One of Israel's first acts on December 27 was to destroy the medical supply depot for the Shifa Hospital. Physicians for Human Rights/Israel describes a nightmare situation of hospitals without power, without basic equipment, without anesthetics. A doctor for Medical Aid for Palestine reports that "they're drawing blood and there's no alcohol, there's no gauze so they are using cotton which sticks to the wounds." (Dr. Fikr Shaltoot for The Guardian, 29 December, 2008). Half of the ambulance fleet is non-functioning due to lack of fuel. Helicopters target ambulances and kill medics, and Israel prevents evacuation of the wounded. Foreign medical teams are unable to reach health facilities.

PHR has collected personal testimonies: in one family six members sustained injury (from age 3 to 80). Because of the damages to their home, the family is now outside in an open area without food, water, light or heat. The family members cannot move more than several meters from where they are because every movement, even to look for water, is met by artillery fire. The family cannot be evacuated because the army has not allowed evacuation of wounded and trapped victims.

Last October, I attended the Gaza Community Mental Health Programme (GCMHP)/World Health Organization (WHO) conference on the siege. The building has just suffered extensive damage. Dr. Eyad El-Sarraj, Director of the GCMHP, speaks about the constant humiliation of Palestinians at the hands of Israeli soldiers. Almost every Palestinian family has been touched by war, torture and imprisonment. "For many of these children the most excruciating ordeal was to see their fathers being beaten by Israeli soldiers — and not offering any resistance. This is truly a terrifying experience... This will have a lasting impact on any observer, but particularly on children. No wonder the Palestinian child will see his model not in his father, but in that soldier; and no wonder his language will be the language of force and his toys and games the toys and games of death."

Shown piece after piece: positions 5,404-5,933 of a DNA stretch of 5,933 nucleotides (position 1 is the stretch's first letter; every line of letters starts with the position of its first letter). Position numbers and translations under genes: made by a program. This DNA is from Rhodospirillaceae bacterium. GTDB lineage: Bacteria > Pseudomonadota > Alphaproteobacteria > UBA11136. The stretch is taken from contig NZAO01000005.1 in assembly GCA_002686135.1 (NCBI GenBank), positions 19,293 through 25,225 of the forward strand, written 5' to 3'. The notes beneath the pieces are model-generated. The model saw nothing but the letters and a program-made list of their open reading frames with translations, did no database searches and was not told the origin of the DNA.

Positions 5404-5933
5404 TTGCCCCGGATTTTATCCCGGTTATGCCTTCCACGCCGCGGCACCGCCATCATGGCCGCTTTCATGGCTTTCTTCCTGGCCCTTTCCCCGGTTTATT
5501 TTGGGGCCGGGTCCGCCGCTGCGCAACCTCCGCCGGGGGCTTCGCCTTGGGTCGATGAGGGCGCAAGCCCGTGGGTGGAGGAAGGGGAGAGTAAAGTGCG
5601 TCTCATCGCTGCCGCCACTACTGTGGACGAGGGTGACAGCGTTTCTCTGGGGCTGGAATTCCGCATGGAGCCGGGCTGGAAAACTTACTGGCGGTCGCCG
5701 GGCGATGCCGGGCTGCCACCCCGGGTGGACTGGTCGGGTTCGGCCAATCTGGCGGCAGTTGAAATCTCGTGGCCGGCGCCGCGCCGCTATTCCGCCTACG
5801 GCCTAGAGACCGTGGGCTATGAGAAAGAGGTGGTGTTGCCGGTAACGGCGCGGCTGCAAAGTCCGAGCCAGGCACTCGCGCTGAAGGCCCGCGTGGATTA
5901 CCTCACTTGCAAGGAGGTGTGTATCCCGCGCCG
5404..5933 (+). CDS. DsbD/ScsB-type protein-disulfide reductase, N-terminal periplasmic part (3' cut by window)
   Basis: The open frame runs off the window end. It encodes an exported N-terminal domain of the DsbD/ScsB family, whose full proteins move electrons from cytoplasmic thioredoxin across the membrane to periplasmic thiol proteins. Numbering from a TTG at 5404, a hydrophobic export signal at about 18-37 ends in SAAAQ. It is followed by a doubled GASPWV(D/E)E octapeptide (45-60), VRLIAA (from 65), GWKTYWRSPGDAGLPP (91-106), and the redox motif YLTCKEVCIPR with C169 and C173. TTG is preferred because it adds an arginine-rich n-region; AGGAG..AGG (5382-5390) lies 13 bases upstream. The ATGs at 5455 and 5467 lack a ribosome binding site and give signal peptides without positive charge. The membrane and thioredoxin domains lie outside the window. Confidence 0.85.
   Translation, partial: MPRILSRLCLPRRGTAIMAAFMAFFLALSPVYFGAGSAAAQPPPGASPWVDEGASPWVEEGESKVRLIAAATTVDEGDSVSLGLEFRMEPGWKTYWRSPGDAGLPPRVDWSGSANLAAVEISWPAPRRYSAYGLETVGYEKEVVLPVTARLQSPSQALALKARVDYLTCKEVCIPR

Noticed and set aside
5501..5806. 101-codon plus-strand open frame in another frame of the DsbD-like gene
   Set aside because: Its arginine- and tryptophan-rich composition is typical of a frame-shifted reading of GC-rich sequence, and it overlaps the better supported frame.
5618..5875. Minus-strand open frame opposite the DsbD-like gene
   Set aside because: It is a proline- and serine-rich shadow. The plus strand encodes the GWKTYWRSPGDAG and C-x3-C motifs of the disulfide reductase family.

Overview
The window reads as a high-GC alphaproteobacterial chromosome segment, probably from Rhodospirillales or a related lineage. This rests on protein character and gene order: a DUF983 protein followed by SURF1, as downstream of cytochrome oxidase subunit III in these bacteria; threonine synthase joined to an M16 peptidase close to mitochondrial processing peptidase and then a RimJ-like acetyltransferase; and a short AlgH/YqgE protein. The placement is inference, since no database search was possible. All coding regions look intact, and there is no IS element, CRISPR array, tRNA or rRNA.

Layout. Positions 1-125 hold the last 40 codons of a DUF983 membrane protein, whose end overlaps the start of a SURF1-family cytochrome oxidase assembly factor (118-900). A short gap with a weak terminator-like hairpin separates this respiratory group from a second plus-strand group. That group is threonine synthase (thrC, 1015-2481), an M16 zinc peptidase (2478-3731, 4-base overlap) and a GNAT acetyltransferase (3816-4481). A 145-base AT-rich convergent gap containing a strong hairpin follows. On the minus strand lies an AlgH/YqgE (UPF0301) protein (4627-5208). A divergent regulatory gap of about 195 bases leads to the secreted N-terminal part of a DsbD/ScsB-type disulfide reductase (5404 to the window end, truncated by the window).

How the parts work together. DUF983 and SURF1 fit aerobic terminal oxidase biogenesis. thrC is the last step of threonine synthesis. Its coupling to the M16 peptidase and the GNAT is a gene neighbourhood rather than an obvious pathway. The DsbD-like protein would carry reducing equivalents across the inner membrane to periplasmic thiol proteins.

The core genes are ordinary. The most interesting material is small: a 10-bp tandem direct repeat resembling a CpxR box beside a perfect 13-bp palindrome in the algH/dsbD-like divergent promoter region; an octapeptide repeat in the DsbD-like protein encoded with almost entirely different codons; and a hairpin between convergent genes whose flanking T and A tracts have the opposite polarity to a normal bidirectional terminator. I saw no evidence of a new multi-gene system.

Listen to the words of Nurit Peled-Elhanan, whose 13 year-old daughter was killed by a Palestinian suicide bomber. Dr. Elhanan is the recipient of the Sakharov peace prize. "I have never experienced the suffering Palestinian women undergo every day, every hour. I don't know the kind of violence that turns a woman's life into constant hell. This daily physical and mental torture of women who are deprived of their basic human rights and needs of privacy and dignity, women whose homes are broken into at any moment of day and night, who are ordered at a gun-point to strip naked in front of strangers and their own children..."

And what of the opposition that is conveniently ignored? Yesterday I was one of a group of Toronto Jewish women at the Israeli consulate, saying "Not in Our Name" to the massacre and siege. Jews in all parts of Canada abhor Israel's wars and occupation.

Why is it that we do not hear anything of the Israeli opposition? In Israel, the Israeli Committee Against House Demolitions on December 27 stated that, "The responsibility for the suffering both in Israel and Gaza rests squarely with successive Israeli governments, Labor, Likud and Kadima alike..." Many have pointed out that both the PLO and Hamas implicitly recognize Israel's right to exist in affirming a two-state solution. Israel does not reciprocate.

500 Israelis have just called for the international community to demand an immediate ceasefire: "As if the occupation was not enough, the brutal ongoing repression of the Palestinian population, the construction of settlements and the siege of Gaza — now comes the bombardment of the civilian population: men, women, old folks and children... Israel has returned to openly committing war crimes..."

There are the 500 Sderot residents, who just signed a petition calling for an end to the IDF operation in Gaza and renewal of dialogue between Israel and Hamas. Why do we never hear about them?

I will close by quoting the words of Mustafa Barghouthi, Secretary General of the Palestinian National Initiative, who wasn't even accorded the courtesy of meeting anyone in the Canadian government during his last visit here.

On December 29, he wrote of Gaza's Guernica pointing out that Israel carried out provocative attacks throughout the period of the ceasefire and did not live up to any of its obligations of ending the siege and allowing vital humanitarian aid to resume in Gaza. He states: "There is another reason — beyond the internal politics of Israel — why this attack has been allowed to occur: the complicity and silence of the international community... Israel may be pulling the trigger ending hundreds, perhaps even thousands of lives this week, but it is the apathy of the world and the inhumane tolerance of Palestinian suffering which allows this to occur."